Thursday, July 28, 2005

Journalistic rivalry

One of the fun competitions in Kyiv is the rivalry between the Kyiv Post and What’s-On. For a long time the competition took the form of how often could they include a photo of Walid Harfouch in each issue. Currently, the Post is leading this competition with a hard-hitting interview with Mr. Harfouch in the last issue. The Post is aiming directly at What’s On with advertising asking “Do You Need an Ad that Works?” It suggests that the Post has over twice as many readers weekly as “What’s On.” It probably does, but I would bet that readers keep “What’s On” around the house a bit longer.


In fact both the Kyiv Post and What’s On do a similar job. What’s One gives the impression that all editorial content is promotional by nature and is not ashamed of the fact. The Post tries to present a higher editorial tone but it appears no less governed by advertisers than What’s One. The one superior feature of What’s One is that it has well written, knowledgeable articles dealing with Ukrainian life. Its recent feature on tales of Ukrainians’ first journey aboard was great. The most recent article has a very broad guide to the Crimea. Of course, much of the content is tied to advertising, but again it is not ashamed of the fact.


Both newspapers feature a healthy (?) number of escort services advertisements. These must be a profit center for both the Post and What’s On. In recent articles, the Post editorial staff seems to distance itself from these ads. I would suggest that if you accept the ads, live with it. It might be handy to run a ‘Best of Kyiv” review of the services. Certainly it would be of use to the targeted readers of the Post.

The Boardening Retail Scene

I have been meaning to write about JYSK. It is a large home-furnishings store that features inexpensive Scandinavian furniture (which the English call “flat-packed”). It was features a very wide selection of bedding (possibly the largest in Kyiv) and other home furnishing. As a promotional gimmick, it uses ridiculously low cost sale items to attract shoppers. Currently it has binoculars for 69 UAH.


 Another boom to Ukrainian retailing is the City.Com store in Petrivka. It is packed full of computing supplies. Recently it expanded its digital camera offerings, as well as its digital media section.

Sunday, July 17, 2005

Kyiv's retail growth still amazes

The new Harry Potter book was available, in large quanities, in Kyiv on the day of publication. Which suggests two things, that the promotional activity for the book was truly worldwide, and secondary, Kyiv's retailers are starting to reflect international market trends. How many of the books, at $29 each, will be sold in Kyiv is another matter.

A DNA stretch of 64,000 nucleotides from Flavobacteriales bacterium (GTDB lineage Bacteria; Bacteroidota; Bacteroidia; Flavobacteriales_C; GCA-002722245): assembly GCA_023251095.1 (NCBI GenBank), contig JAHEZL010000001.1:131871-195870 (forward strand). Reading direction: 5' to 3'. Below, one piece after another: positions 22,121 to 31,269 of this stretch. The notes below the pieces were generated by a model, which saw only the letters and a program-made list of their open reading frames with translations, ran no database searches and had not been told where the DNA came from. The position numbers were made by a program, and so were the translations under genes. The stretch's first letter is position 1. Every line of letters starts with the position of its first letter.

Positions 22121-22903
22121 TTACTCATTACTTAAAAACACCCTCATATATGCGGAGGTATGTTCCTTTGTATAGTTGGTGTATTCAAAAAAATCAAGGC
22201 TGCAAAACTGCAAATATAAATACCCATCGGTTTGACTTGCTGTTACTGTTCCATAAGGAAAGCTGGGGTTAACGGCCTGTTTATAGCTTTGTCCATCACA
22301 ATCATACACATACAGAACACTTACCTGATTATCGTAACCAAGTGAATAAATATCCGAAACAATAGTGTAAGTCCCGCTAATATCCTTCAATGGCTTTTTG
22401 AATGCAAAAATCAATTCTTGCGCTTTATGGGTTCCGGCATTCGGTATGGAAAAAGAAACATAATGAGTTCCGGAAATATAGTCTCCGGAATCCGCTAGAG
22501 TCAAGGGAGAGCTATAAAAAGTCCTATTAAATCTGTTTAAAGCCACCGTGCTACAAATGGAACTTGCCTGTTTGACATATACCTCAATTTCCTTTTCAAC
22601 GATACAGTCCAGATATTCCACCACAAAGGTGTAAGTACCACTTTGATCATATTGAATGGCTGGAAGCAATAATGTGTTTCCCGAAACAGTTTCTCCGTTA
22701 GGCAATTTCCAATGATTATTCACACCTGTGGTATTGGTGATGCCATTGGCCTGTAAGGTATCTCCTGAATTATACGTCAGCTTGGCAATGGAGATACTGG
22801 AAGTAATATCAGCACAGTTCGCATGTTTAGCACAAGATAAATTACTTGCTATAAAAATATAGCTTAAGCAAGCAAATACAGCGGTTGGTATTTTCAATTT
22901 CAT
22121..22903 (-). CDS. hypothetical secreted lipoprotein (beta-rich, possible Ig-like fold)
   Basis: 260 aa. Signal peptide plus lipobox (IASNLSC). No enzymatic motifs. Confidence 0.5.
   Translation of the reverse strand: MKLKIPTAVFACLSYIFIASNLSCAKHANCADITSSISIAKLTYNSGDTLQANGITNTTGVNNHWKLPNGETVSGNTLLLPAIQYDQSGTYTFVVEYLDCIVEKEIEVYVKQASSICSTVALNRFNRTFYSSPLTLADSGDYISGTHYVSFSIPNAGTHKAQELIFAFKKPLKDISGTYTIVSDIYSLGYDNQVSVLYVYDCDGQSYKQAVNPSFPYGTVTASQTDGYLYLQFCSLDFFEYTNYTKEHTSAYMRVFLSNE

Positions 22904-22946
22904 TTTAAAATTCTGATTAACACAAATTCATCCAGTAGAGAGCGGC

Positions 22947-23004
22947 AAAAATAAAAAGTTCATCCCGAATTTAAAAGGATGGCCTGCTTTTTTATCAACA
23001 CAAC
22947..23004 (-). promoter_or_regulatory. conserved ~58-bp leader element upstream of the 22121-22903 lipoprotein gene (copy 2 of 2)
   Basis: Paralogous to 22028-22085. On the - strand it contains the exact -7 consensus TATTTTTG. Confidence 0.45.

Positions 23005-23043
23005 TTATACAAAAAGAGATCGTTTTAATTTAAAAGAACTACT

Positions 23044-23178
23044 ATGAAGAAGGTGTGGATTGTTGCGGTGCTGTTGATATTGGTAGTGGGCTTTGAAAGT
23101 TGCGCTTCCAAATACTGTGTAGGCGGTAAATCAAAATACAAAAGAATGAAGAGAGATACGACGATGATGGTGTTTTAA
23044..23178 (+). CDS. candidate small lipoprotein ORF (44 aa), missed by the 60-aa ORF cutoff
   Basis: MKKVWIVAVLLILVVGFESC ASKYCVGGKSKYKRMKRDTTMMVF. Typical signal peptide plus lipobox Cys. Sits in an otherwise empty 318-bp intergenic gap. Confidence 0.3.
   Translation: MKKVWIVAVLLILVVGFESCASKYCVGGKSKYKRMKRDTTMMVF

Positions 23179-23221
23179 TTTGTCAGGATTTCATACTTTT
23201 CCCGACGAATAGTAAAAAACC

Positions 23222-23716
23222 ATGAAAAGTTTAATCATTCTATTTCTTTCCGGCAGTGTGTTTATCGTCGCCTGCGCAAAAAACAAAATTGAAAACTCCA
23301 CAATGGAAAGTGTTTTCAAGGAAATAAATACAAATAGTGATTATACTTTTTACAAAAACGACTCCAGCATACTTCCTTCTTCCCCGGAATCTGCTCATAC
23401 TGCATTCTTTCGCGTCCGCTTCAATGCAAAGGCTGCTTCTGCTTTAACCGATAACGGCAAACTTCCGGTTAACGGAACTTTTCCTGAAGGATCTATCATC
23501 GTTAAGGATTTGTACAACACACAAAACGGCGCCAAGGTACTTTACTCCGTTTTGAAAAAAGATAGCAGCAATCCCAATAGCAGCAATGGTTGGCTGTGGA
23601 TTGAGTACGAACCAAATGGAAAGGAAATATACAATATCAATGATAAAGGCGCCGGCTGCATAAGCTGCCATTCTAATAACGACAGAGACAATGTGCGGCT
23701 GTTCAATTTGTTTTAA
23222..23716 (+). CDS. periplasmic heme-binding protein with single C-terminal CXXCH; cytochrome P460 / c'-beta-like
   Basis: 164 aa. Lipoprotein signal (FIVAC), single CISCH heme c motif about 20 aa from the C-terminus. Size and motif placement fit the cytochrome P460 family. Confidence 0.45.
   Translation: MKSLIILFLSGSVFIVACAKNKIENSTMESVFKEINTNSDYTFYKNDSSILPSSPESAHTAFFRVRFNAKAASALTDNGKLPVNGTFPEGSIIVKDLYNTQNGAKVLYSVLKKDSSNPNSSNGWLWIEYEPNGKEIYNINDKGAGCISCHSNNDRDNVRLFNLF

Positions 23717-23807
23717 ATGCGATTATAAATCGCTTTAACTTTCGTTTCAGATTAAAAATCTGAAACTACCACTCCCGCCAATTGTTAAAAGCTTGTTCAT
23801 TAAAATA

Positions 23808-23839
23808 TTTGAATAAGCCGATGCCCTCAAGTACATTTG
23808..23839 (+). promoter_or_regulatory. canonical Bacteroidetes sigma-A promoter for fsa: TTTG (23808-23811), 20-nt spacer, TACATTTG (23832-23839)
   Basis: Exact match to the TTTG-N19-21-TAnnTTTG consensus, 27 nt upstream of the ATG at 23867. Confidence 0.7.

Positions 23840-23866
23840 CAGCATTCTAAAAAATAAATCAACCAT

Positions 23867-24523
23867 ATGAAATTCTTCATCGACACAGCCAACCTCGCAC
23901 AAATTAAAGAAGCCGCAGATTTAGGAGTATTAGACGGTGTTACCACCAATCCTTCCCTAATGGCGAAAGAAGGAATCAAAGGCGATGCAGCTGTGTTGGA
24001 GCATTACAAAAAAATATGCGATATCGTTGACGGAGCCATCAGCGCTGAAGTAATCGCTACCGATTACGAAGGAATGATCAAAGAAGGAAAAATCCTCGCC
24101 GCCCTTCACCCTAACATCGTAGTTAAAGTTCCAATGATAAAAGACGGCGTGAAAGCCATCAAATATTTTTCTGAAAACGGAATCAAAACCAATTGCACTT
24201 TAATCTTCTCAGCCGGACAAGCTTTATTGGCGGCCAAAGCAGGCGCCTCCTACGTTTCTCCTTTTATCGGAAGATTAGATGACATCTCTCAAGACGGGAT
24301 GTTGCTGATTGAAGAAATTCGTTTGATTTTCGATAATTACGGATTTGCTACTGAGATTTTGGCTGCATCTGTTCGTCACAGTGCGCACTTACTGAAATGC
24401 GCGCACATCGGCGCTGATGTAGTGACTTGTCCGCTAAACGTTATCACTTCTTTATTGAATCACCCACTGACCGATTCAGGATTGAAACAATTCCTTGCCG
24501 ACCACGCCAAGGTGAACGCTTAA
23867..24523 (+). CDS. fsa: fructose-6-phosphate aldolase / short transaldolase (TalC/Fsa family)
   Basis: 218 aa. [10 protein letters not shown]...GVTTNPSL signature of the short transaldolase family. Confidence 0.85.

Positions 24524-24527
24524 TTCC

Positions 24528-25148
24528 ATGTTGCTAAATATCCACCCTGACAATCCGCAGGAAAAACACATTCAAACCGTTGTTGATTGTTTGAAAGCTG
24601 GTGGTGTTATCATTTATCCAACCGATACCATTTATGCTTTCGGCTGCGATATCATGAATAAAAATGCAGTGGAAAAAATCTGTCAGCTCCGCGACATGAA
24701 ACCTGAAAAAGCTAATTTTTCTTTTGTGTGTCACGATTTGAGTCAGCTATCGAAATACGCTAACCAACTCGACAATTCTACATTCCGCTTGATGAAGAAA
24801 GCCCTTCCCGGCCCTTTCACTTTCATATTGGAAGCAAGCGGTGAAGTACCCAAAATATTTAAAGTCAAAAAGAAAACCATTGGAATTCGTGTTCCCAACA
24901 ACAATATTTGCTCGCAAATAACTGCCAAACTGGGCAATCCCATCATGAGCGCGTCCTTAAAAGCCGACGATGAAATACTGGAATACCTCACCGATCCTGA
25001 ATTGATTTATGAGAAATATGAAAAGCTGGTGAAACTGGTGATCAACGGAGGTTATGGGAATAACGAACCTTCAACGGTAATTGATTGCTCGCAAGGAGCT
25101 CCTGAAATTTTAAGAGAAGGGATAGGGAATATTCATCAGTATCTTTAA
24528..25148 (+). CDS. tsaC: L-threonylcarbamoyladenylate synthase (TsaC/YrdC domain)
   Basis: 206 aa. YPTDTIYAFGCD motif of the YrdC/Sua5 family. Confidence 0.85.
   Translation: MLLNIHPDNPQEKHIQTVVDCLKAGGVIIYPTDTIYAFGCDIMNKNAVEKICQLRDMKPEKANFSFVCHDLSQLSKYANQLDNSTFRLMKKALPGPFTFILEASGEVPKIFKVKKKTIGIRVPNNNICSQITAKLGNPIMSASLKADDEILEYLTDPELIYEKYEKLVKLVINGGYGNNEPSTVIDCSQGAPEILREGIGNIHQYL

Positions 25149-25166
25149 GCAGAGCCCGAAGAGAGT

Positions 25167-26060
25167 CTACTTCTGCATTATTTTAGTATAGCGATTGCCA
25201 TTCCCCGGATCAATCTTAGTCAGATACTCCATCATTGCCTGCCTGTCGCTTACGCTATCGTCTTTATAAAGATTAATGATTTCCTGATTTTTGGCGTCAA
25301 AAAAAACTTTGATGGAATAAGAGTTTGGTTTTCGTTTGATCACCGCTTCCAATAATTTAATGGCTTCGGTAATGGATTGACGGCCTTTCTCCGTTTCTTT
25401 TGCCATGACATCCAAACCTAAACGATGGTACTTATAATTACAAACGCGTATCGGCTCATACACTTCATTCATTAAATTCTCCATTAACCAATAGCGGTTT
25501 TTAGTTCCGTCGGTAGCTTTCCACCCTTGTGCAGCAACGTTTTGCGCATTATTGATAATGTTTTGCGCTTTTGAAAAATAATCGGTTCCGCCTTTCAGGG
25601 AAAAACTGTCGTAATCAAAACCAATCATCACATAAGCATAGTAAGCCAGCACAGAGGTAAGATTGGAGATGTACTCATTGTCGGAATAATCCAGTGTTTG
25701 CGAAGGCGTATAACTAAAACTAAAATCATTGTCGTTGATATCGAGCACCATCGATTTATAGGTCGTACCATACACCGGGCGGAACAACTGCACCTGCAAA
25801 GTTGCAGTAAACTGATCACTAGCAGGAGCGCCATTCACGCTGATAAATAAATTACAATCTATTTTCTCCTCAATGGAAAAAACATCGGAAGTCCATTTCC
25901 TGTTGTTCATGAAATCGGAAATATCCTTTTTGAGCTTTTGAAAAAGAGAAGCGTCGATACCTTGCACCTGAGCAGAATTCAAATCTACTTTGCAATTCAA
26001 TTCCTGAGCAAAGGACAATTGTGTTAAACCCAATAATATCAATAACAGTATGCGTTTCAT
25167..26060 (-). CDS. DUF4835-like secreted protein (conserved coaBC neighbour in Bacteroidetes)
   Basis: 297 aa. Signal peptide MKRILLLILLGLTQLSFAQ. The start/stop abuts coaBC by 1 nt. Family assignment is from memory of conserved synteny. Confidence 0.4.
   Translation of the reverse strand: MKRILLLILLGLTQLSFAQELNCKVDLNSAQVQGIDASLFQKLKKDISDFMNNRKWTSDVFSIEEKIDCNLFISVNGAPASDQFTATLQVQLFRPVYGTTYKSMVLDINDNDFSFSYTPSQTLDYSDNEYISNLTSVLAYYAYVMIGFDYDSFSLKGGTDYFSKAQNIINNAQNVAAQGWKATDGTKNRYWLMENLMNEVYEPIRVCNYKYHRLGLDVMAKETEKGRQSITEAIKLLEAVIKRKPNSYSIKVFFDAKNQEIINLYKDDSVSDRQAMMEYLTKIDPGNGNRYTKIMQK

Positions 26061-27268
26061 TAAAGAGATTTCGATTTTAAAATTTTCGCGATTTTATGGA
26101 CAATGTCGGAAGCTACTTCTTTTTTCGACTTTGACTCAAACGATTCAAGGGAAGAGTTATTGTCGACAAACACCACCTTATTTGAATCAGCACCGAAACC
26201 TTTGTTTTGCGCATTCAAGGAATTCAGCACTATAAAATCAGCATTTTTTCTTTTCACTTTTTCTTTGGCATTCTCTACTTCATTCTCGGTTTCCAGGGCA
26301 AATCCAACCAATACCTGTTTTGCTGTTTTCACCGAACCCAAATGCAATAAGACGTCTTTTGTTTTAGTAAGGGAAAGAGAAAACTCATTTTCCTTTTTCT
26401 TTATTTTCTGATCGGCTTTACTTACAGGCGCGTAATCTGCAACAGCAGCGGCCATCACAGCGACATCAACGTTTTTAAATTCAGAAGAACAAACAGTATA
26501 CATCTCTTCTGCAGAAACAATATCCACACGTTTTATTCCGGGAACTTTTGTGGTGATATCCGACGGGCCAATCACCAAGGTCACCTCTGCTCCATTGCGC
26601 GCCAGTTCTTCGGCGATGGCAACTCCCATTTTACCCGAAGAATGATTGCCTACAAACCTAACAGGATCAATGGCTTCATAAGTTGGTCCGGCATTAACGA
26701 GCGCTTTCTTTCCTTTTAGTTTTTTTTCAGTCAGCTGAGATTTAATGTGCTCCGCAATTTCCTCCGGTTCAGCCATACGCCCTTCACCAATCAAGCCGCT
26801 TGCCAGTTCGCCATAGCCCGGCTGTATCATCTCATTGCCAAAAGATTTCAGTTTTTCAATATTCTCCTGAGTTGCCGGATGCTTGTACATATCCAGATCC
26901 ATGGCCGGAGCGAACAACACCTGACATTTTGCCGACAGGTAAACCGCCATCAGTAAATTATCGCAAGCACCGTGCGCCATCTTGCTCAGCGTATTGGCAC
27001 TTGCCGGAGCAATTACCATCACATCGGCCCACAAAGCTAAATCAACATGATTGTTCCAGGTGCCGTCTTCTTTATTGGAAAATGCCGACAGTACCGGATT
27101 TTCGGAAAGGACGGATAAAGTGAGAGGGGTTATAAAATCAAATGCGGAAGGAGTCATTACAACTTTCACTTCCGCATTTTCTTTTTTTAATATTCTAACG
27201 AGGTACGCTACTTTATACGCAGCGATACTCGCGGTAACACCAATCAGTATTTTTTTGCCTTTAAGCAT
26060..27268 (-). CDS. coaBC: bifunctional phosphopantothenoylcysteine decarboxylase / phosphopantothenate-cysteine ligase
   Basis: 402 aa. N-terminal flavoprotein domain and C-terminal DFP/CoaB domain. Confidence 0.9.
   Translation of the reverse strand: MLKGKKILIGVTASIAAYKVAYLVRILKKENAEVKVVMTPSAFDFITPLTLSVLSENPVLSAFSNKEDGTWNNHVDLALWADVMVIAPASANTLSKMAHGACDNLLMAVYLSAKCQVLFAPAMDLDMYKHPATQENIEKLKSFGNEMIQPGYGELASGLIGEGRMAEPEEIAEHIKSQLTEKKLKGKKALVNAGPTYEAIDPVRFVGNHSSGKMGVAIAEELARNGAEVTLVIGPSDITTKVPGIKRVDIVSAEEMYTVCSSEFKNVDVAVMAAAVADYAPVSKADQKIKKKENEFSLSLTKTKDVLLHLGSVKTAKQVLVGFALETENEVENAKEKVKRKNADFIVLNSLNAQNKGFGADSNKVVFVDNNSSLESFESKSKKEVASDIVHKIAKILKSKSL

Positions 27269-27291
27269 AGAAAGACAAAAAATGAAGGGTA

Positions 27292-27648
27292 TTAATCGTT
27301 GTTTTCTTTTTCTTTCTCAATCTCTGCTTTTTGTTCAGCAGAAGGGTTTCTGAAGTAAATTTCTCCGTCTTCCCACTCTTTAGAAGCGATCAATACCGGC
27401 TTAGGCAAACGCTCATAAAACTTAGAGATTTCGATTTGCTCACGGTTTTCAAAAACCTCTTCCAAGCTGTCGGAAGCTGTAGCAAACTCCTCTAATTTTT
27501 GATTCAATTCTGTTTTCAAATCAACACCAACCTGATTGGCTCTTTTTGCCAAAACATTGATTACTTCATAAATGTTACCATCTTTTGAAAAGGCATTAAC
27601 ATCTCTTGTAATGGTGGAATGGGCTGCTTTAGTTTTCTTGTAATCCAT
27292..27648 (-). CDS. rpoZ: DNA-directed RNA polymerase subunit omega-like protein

Also new in Kyiv, is a GNC nutritional center. A fixture of every single mall in America, can now be found in Kyiv.

Thursday, July 14, 2005

Ukraine: would hike in Russian gas prices prove a blessing in disguise?


That Ukraine must broaden its energy supplies is oblivous, that Russia might actually spur this development is not.

Monday, July 11, 2005 - Free eBooks for your PDA - Free eBooks for your PDA

Completely off the subject. This is a downloadable library that is full of wonderful books. There is no cost but a donation is requested. This effort is assocation with the Project Guntherberg.

Friday, July 08, 2005

Nostalgia TV

The Russian cable TV channel, Nostalgia, (on Voliacable Digital Service) is an interesting service. It features TV programs from the 1980’s and before. It broadcasts a range of programs, from newscasts to movies to musical concerts. The newscasts and documentaries are full of Soviet propaganda but it is expected that you will be able to see thorough the crap. The popular musical programs feature performers that are still very active today. In a few cases, they appeared more mature in the 1970s than they do today (the magic of plastic surgeons). That Russian popular music has not changed in thirty years, at least in terms of headliners, is certainly a sign how stagnate televised popular music in Russia is.

If the channel is nostalgic about anything, it is nostalgic for Perestorika. The general image is that only during Perestorika were changes able to occur and perhaps a great deal of foresight did not take place during that period in making the changes. This nostalgic viewpoint seems much stronger in Russia than it is in Ukraine. One final note, some of the documentaries produced during Perestorika were strongly critical of the Soviet Union. I am uncertain whether this critical opinion could be broadcast today on Russian TV.

Voliacable provides a great digital TV service. If only they would return Irish National radio back to the audio service.